Borum Chattoo and Feldman recommend that organizations partner with comedians and pop culture platforms (like YouTube, Netflix, Comedy festival, screen writers) to be effective, rather than relying on those in the organization to be funny. Organizations might host screenings of comedic documentaries followed by a discussion with the community affected and issue experts to bring comedy into an organization. In order to gain the benefits of comedy, content has to truly be funny.
Pride has been found to be effective in motivating people to engage in altruistic behavior (Boezeman and Ellemers 2007). In her research, Michie (2009) writes that “pride motivates prosocial behavior in one of two ways. First, experiencing pride motivates people to act in ways that improve their image of self in the eyes of others. Second, pride motivates people to prosocial actions in order to feel better about themselves.”
You might also tell stories that tap into universal values and emotions, like love for children, wanting to protect your family, and romantic love. Karin Wahl-Jorgenson, a media scholar at Cardiff University, told us that the story of Aylan Kurdi went viral because his story tapped into the universal value of love and protection of children. When we saw his image, lifeless on the beach, we imagined a child we love. The image went viral and increased Google searches for the Syrian civil war to rates higher than they had ever been, as well as increased donations to the Red Cross (Slovic et al. 2017).
In her essay How to Make a Life, American poet Elizabeth Alexander tells the story of life married to a man whose family were at one time refugees and what that has meant for them as they built a life together. She brings the reader in through a shared emotional understanding of romantic love. When reading her piece, we imagine someone we love and what it would feel like to marry and build a life with someone whose world has been shaped by this experience. Throughout the story, she breaks dominant narratives and assumptions about refugees common in news media that may be held by the reader. Their story is a counter-narrative and unique way to bring audiences in and help them care about the experiences and needs of refugees through romantic love.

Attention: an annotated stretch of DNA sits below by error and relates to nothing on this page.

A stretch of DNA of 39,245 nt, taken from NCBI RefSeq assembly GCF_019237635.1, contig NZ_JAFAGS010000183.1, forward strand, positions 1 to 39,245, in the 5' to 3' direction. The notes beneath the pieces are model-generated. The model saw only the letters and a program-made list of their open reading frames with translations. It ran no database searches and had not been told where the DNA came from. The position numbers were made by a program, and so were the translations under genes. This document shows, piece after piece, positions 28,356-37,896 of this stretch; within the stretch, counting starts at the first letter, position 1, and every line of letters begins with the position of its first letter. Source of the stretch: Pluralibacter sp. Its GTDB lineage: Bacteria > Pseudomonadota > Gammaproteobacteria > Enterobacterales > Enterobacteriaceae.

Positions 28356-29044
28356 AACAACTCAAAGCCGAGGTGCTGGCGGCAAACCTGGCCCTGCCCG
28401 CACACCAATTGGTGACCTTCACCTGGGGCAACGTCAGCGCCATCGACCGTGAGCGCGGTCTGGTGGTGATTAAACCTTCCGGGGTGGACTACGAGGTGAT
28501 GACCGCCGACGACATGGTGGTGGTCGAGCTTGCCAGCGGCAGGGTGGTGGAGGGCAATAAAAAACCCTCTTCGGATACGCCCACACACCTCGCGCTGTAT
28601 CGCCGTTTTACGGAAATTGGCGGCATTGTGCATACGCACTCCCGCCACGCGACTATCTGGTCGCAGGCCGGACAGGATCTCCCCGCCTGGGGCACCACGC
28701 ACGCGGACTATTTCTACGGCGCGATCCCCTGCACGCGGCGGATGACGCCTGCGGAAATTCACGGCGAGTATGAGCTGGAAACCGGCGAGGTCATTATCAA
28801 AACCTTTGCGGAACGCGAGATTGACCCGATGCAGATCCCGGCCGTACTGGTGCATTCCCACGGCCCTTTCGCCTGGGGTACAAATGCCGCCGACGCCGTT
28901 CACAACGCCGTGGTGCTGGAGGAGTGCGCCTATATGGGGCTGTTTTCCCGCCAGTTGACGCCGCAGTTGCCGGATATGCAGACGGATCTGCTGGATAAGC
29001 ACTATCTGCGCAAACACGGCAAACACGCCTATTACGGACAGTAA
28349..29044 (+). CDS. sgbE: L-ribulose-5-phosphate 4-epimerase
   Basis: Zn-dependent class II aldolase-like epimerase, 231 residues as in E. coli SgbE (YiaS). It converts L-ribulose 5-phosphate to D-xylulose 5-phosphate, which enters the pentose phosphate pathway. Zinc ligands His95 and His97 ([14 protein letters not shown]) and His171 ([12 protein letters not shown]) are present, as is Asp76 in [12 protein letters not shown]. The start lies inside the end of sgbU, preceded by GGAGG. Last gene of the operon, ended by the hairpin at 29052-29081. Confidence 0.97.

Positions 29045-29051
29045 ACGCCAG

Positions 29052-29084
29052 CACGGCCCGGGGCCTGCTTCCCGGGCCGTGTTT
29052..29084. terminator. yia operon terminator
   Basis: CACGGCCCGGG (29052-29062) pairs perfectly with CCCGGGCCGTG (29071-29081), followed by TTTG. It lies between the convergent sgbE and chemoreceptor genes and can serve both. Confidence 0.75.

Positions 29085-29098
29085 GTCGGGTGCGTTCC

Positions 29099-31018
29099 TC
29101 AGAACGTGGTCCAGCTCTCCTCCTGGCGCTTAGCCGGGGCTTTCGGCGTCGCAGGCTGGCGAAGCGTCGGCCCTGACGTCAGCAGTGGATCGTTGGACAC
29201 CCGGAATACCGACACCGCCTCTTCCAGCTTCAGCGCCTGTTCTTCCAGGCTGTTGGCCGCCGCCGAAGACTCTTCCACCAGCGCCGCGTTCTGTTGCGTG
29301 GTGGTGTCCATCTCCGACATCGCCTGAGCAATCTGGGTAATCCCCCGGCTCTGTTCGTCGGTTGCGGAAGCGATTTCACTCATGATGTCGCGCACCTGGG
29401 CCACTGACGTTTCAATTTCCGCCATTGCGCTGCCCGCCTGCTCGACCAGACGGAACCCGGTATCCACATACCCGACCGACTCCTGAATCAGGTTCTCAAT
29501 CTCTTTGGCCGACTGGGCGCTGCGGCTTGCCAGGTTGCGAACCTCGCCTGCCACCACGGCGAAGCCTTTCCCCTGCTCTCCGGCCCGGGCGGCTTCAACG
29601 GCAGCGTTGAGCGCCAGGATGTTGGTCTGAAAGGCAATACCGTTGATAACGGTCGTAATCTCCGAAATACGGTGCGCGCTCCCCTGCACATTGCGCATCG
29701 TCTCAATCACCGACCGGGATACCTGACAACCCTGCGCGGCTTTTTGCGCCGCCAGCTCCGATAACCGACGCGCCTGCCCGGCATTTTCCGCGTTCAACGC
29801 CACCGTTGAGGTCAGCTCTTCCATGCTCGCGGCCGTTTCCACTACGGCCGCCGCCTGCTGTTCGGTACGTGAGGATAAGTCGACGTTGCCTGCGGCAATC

When we describe climate change and disasters as risk multipliers interconnected with social, economic, political and individual factors, it is important that we are intentional with the emotions that we elicit. Depending on what you are trying to achieve, your communication will require you to design for different emotions.
Do you need the audience to take the perspective of others? Use awe or love, followed by a sense of pride in being able to take action. Do you need to build support against a particular policy? Try using anger to frame the policy as a common enemy against the people. While certainly these emotions won’t work the same way every time, whenever we communicate we are inevitably evoking emotion. Strategic communication requires that we do so with intention.
This special publication is part of a partnership between the UN Refugee Agency and the University of Florida Center for Public Interest Communications. In an effort to move past communication strategies that simply “raise awareness” of an issue, this partnership aims to connect those working in the humanitarian sector with applicable insights from behavioral, cognitive and social science to make a lasting difference on the issues that matter most.
Thank you to Alex Randall, Erica Bower and Hannah Entwisle Chapuisat for their time and insight for this project.
This special report shares how we can apply behavioural, cognitive and social science to build understanding and support for complex issues. We focused on climate change displacement as it is one of the critical and most complex areas of work facing the humanitarian sector — and the entire global community. The special report is divided into five chapters: